Children had fun jumping around in blow-up bouncers and played games of skill. The Armstrong ice cream van and Sylvia’s Smoothies food truck were also on the fairgrounds serving their specialties.

Joan Merchant, eating an Armstrong’s ice cream cone, said she enjoys the food at local festivals. “It was nice coming to the festival and having something to do for the holiday,” Merchant said.

Resident Elize Davis said she really liked seeing the dog show, but she wished there were more dogs.

Clarke said the festival was so successful last year the fair board decided to try it again. “With this event it gives the fair board the opportunity to look at the cultural area to expand and improve on what is offered.”

She added the mini festival gives residents a fun Labor Day activity for the whole family. “And it gives children something fun to do before they go back to school tomorrow.”

Clarke explained the Mini Harvest Festival is also held to raise funds to help build infrastructure for the annual Agriculture and Food Fair. She said the funds might be used for new tents and tent repairs, or for any other needs that come up.

The festival was sponsored by the Department of Agriculture and the University of the Virgin Islands Cooperative Extension Service.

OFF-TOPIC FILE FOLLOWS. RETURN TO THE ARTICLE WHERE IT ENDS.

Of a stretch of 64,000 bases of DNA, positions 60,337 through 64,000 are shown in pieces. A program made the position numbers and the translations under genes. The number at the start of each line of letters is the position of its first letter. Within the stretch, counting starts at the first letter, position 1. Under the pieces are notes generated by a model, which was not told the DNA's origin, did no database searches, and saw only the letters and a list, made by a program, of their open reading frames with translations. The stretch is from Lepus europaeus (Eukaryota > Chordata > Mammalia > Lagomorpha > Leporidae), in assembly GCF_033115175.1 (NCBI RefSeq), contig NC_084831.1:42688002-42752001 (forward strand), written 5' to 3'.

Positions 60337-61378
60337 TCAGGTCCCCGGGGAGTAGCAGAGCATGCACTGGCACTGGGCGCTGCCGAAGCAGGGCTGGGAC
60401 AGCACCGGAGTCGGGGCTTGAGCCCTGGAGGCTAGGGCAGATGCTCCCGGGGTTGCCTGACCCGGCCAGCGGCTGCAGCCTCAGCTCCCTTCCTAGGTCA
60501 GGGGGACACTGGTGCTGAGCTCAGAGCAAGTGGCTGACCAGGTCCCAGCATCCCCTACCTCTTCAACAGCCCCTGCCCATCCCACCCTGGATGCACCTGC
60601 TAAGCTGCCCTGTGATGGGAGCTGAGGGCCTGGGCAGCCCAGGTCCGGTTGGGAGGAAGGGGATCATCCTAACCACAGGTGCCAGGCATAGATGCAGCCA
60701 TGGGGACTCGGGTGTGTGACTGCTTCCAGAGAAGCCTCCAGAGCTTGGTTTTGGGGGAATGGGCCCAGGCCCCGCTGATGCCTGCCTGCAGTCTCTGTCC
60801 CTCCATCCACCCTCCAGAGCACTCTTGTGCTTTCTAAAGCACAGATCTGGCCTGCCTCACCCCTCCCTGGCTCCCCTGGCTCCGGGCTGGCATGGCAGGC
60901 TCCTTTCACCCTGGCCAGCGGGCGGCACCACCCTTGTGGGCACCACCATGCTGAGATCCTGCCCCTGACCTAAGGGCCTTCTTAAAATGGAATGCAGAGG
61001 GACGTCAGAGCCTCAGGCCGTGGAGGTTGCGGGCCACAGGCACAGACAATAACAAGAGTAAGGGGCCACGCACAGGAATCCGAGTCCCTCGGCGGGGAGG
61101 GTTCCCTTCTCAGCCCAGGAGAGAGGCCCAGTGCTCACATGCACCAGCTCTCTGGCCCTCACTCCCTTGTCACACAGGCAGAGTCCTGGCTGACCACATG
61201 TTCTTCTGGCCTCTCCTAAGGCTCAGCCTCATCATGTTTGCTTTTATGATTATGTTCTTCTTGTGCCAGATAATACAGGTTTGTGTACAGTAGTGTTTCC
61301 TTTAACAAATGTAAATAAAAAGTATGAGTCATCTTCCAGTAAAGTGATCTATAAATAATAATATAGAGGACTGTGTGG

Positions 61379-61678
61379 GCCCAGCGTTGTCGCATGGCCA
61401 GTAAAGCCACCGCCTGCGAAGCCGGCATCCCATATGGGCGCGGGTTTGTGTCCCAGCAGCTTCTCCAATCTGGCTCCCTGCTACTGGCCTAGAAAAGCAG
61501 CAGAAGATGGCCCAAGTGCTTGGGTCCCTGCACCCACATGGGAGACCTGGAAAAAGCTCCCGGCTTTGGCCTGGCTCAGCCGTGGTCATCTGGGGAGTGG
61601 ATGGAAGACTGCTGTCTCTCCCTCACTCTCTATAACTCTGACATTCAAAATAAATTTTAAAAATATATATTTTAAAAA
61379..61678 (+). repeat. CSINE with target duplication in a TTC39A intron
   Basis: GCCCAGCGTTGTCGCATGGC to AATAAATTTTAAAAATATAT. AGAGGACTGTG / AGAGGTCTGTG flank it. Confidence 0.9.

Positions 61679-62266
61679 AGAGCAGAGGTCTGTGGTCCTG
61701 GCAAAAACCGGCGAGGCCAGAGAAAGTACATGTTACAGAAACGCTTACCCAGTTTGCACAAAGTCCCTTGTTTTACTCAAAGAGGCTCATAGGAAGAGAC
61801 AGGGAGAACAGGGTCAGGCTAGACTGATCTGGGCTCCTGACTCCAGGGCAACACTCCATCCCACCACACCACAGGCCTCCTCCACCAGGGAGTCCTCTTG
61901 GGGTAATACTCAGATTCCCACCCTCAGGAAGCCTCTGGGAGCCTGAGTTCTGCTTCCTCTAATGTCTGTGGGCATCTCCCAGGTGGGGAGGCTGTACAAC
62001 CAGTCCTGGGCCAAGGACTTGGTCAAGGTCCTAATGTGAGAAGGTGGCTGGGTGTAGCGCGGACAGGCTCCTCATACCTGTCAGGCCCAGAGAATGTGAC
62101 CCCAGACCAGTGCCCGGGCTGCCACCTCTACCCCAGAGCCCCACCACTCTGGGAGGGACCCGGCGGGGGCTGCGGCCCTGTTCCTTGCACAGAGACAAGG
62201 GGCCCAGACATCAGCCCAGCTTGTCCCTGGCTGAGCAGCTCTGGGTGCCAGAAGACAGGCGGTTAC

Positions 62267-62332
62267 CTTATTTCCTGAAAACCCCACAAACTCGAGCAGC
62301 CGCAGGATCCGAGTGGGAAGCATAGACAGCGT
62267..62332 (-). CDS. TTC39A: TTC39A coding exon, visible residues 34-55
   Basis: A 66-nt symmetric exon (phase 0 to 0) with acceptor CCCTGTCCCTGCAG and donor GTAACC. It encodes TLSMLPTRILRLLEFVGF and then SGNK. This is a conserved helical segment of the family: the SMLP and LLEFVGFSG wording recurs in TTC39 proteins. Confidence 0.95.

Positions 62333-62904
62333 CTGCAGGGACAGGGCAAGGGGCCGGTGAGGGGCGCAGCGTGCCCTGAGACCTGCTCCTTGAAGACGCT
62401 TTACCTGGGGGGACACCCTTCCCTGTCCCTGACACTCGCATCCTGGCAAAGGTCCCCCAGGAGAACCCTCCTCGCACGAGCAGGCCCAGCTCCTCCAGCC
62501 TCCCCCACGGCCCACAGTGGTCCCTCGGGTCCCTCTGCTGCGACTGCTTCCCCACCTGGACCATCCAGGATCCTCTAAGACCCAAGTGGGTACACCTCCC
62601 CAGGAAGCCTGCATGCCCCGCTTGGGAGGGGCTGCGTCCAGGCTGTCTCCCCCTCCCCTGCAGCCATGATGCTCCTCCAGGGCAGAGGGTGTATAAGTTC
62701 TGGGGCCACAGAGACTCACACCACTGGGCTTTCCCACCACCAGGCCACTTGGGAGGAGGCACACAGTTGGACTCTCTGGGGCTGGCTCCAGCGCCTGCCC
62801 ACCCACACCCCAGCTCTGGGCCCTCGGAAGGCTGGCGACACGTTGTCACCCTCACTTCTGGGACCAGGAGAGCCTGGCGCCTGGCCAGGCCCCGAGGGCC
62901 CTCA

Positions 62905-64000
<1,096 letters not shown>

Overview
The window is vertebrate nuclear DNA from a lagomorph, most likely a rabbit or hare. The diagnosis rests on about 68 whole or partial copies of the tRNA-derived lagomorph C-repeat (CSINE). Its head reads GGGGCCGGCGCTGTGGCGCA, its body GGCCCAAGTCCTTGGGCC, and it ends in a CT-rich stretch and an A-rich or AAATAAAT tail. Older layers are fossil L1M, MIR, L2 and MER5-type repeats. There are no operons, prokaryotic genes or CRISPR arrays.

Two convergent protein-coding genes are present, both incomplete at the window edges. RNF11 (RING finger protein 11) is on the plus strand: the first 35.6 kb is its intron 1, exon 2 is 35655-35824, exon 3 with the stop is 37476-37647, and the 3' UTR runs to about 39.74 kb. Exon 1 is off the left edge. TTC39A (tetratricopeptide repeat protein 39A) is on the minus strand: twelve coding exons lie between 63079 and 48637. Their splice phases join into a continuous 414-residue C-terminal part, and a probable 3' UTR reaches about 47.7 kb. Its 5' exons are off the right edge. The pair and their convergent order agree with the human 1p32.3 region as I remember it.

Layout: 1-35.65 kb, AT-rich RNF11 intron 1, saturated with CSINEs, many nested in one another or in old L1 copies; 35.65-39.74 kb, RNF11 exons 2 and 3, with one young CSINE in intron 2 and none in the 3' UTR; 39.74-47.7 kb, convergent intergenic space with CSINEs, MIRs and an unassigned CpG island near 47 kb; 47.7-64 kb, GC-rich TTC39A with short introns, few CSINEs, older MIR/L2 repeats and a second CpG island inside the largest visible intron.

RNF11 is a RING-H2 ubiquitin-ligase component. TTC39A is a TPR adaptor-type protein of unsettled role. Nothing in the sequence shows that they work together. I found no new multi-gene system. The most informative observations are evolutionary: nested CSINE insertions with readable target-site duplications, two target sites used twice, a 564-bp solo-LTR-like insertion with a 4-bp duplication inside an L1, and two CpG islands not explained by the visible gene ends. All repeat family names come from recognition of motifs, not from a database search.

Print Friendly, PDF & Email
Keeping our community informed is our top priority.
If you have a news tip to share, please call or text us at 340-228-8784.

Support local + independent journalism in the U.S. Virgin Islands

Unlike many news organizations, we haven't put up a paywall – we want to keep our journalism as accessible as we can. Our independent journalism costs time, money and hard work to keep you informed, but we do it because we believe that it matters. We know that informed communities are empowered ones. If you appreciate our reporting and want to help make our future more secure, please consider donating.





Comments Box SVG iconsUsed for the like, share, comment, and reaction icons
Load more